I know not who might have contributed this perky long-eared fellow to this arch in the Pont Neuf in Toulouse, but his perch offers a prime view of the waters of the Garonne flowing from the Spanish Pyrenees toward Bordeaux and of those wandering along its banks. Finished in 1659 yet never losing the word “new” in its name, the handsome red brick and light-colored stone bridge took more than a century to complete.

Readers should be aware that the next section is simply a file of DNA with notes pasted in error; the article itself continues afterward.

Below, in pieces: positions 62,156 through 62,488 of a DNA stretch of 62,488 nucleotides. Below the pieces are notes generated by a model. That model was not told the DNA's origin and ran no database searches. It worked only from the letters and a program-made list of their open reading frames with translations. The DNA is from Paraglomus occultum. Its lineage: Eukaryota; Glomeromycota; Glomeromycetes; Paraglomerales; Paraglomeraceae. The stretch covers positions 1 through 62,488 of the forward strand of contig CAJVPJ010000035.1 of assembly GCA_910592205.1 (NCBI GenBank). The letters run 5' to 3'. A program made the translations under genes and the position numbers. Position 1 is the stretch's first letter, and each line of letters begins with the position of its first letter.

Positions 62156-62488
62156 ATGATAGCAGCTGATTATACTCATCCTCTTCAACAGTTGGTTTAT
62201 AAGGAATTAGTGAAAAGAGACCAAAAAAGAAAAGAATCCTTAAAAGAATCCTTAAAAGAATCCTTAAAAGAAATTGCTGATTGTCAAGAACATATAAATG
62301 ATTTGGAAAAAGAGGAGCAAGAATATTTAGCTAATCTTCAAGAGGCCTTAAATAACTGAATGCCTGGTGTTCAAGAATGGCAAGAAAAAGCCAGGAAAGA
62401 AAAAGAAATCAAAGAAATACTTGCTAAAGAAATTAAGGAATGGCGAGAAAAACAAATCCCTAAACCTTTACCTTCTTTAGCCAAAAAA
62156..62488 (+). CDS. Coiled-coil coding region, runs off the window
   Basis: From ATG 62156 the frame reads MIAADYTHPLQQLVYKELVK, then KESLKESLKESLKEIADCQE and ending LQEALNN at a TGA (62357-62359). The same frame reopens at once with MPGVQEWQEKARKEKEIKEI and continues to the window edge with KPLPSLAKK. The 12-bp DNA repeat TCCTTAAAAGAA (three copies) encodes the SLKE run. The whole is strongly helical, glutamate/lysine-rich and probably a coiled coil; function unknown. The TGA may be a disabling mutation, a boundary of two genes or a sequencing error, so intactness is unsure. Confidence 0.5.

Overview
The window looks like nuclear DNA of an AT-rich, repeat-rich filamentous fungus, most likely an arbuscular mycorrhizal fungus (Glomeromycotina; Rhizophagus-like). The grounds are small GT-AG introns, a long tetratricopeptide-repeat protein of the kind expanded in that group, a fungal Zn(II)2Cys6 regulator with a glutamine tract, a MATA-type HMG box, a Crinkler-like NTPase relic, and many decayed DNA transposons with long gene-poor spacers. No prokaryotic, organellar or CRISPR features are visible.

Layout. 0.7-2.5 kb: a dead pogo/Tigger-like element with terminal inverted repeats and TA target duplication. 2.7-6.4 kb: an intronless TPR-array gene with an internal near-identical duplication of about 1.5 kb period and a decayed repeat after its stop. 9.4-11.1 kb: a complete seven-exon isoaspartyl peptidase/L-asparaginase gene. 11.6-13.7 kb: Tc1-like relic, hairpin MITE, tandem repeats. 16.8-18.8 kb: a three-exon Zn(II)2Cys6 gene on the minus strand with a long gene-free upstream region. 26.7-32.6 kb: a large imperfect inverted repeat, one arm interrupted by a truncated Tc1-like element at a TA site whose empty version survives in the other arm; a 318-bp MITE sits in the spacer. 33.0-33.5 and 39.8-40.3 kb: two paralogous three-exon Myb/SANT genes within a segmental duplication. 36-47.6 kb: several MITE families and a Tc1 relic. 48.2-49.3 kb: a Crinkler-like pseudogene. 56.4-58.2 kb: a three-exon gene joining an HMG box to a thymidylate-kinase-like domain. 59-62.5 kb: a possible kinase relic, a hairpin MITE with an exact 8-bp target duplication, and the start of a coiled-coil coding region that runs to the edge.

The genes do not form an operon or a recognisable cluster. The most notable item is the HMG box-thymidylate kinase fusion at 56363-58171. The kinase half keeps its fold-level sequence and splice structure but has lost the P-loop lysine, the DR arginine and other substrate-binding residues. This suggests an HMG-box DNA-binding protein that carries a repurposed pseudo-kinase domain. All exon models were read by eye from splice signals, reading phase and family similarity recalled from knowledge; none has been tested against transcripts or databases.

The extensive walkways and bike paths of the Grand Parc Garonne still are being expanded and enhanced, as are those along Toulouse’s narrow system of navigable canals, also dating from the 17th century. During our stay in the city, we found ourselves, like many residents, headed there for exercise. Sheltered from the noise and traffic of the streets above, colored by the weather and the angle of the sun and often tinged rose by reflections of the city’s distinctive bricks, the popular pathways offer pleasant spots to ponder life, settle in with a book, meet with friends, soak up the sun, fish and picnic.